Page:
Apple-loyal customers — from the northeastern reaches of Hartford, Connecticut, to the other far-flung corners of the U.S. — eagerly anticipated this past weekend as the iPhone 5 was finally launched. Given some reports that Apple sold somewhere in the vicinity of 5 million of the newest iPhone iteration on the opening weekend, it’s safe to say neither company nor customer was disappointed with the release.
But there was a little drama leading up to the release of the phone that some purchasers may not be aware of: Samsung filed an 11th-hour injunction against Apple to block the sale of the iPhone 5, shortly after their defeat in the highly-publicized lawsuit involving the two rival companies.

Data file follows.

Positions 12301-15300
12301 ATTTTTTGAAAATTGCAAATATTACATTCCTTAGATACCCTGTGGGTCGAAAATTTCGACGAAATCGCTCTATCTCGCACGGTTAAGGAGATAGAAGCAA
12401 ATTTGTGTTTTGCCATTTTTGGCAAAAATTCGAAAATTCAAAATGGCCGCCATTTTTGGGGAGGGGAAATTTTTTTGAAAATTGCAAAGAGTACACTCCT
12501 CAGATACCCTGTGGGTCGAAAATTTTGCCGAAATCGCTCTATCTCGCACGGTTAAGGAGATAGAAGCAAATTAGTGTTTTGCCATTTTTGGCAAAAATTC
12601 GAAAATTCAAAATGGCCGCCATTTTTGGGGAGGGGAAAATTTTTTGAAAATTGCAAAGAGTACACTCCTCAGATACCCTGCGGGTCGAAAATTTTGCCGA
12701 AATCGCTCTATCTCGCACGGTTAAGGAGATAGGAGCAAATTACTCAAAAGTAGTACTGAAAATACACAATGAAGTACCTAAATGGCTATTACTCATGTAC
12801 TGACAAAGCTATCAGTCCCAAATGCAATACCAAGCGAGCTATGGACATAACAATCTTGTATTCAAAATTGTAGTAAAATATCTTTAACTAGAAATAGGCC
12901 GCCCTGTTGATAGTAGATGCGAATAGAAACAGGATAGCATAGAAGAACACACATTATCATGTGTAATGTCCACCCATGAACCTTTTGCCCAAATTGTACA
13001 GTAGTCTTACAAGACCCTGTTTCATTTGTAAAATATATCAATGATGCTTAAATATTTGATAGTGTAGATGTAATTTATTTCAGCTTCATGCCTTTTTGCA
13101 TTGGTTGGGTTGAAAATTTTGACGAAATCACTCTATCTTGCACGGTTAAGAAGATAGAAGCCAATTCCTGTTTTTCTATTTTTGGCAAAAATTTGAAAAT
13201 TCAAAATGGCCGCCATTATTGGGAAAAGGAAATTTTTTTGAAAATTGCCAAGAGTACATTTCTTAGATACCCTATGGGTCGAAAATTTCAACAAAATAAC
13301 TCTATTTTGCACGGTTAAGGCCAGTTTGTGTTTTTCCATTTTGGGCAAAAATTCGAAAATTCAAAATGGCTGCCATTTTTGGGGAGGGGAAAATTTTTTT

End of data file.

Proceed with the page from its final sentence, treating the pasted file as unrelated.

The motion was made by Samsung because they claim Apple violated their wireless patents, and as a result they listed numerous devices — including the iPhone 5 — that should be blocked from sale. However, a candid statement from Samsung made their intentions a bit more clear: “Apple continues to take aggressive legal measures that will limit market competition.”
“Under these circumstances, we have little choice but to take the steps necessary to protect our innovations and intellectual property rights.”
Cynics will say that Samsung is playing the revenge card, which may or may not be true; but there is a certain truth to their statement about the sales injunction as well. Innovations and intellectual property are the lifeblood of any company, especially successful ones. The only way a company can safeguard these valuable assets is to invoke their patents or trademarks, which protect and prove that an organization has the rights to its unique ideas.
Source: SlashGear, “Samsung chasing iPhone 5 sales ban,” Chris Davies, Sep. 20, 2012
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